The “land of deep drains”, a Special Economic Zone, and what I’m calling home until near the end of 2016: that’s Shenzhen. And I’m almost certain you’ve never heard of it.

For my friends who don’t speak Mandarin (that’s most of you), it’s not pronounced “Shen-ZEN”, it’s more like “Shen-JEN”. It also happens to have over 10,000,000 people living in it. That’s over 4 times as many as my hometown of Chicago (about 2,500,000). It still baffles me how I had no clue that such a large city existed and I had no idea that it was there.

It doesn’t feel like there’s that many people, especially since I live in an expatriate area named “Shekou” (蛇口), or literally, “The serpent’s mouth”. It sounds much cooler than it really is, though there is a big boat and a place called “Sea World” nearby (no relation to Shamu or other aquatic parks). There’s a number of restaurants, events, and shops that make up Sea World, but the main feature is the grounded ship in the middle. Every night around 7:00pm and 8:00pm, there’s a water and light show in front of the boat.

Minghua ship at Sea World, Shenzhen

However, as in any big city, there is much more to see. It just so happened that due to a work-sponsored scavenger hunt, I had the opportunity to run around part of Shenzhen all in one day and I happened to have brought my camera along. If you’re interested in seeing more artsy photos, check out our Flickr page.

City Hall in Shenzhen, China

Shenzhen as a modern city is only about 35 years old and as such has the benefits of a new city: excellent public transportation, modern architecture, and a diverse populous. One of the first stops on the scavenger hunt was at Shenzhen’s City Hall (pictured above). Compared to most cities I’ve been to, Shenzhen has a very modern and colorful City Hall. In the background are tons of new skyscrapers under construction. It’s just another sign that this is a growing city.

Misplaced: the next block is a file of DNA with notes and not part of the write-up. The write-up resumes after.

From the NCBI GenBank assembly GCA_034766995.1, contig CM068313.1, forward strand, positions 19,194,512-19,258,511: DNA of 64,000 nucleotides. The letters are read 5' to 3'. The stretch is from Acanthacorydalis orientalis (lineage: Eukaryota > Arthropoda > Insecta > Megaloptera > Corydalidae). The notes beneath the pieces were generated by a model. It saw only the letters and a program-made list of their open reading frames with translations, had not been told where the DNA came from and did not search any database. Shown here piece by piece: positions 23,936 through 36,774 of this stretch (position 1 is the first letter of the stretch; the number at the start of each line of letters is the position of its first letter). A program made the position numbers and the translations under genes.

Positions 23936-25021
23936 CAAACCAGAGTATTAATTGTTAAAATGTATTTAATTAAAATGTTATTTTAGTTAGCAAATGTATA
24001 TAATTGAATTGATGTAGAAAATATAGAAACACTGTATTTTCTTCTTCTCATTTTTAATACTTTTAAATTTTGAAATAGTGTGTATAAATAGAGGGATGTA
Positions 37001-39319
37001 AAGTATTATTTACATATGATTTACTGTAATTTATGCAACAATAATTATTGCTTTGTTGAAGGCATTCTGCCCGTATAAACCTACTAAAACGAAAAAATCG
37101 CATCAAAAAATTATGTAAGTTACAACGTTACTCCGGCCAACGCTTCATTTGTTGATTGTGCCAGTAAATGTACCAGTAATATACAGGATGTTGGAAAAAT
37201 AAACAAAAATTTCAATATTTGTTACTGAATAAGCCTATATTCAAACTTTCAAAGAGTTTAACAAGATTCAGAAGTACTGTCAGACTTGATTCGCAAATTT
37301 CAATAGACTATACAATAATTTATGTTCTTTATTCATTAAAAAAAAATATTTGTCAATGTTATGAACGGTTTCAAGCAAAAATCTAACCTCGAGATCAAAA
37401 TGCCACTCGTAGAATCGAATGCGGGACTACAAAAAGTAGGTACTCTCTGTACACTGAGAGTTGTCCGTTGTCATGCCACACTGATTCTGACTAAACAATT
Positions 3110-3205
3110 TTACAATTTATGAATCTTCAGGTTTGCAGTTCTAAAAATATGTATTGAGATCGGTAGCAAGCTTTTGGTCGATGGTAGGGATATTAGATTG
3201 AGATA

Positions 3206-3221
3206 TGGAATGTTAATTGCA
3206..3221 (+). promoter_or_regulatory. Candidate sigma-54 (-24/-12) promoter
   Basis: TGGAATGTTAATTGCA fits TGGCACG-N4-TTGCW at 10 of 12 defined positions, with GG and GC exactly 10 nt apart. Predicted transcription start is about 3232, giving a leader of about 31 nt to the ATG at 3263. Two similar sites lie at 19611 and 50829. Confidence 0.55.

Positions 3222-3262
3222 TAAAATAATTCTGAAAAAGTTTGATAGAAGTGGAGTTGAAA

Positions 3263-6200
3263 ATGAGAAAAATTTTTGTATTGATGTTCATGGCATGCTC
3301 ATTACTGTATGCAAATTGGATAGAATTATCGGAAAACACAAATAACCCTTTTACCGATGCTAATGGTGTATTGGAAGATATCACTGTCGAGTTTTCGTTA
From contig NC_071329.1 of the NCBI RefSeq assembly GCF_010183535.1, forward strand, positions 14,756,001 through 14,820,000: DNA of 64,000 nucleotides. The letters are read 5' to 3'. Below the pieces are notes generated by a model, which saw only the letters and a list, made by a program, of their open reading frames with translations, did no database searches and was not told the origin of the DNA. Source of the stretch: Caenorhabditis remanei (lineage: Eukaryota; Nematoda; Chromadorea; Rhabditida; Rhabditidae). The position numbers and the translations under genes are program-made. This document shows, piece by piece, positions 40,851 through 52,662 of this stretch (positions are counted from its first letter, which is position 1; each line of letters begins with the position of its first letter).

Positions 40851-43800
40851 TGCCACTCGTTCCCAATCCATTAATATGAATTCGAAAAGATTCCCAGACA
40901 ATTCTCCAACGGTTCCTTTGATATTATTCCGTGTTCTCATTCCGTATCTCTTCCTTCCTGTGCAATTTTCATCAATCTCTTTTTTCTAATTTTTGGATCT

Building in Shenzhen, China

City Hall is located in the middle of the city, in a district named Futian (福田区). Much like a big city like New York or Chicago, Shenzhen is split into districts and sub-districts. For example, Shekou sits within another district, Nanshan (南山区). There are others, including an important one: Luo Hu (罗湖). It’s one of the border crossings from China into Hong Kong and also has a large “Commercial City” (罗湖商业城) where you can find just about anything you’re looking for.

LuoHu Commercial City

As part of our scavenger hunt, we stopped at another sub-district in Luohu, named Dongmen (东门). It’s a huge area that is another old shopping street, leading to the nickname, Laojie (老街), or “Old Street”.

Dongmen Street

Dongmen is an interesting place because there’s a mix of old and new; as you make your way through the winding side streets, you’ll find things like a Starbucks and Pizza Hut next to some old dumpling shop. Of course, the architecture at Dongmen is definitely older than most of the rest of Shenzhen and that leads to a chaotic skyline.

Shenzhen as a city is still in its relative infancy. As such, it doesn’t strike me as a place that has enough indigenous culture unique to the area. Instead, it brings together the people that make up the city and makes its culture a unique blend of those of its inhabitants. At the same time, it has been an honor to be here at a time when Shenzhen is just learning to walk on its own and starting to figure out what it is as a modern city in China.

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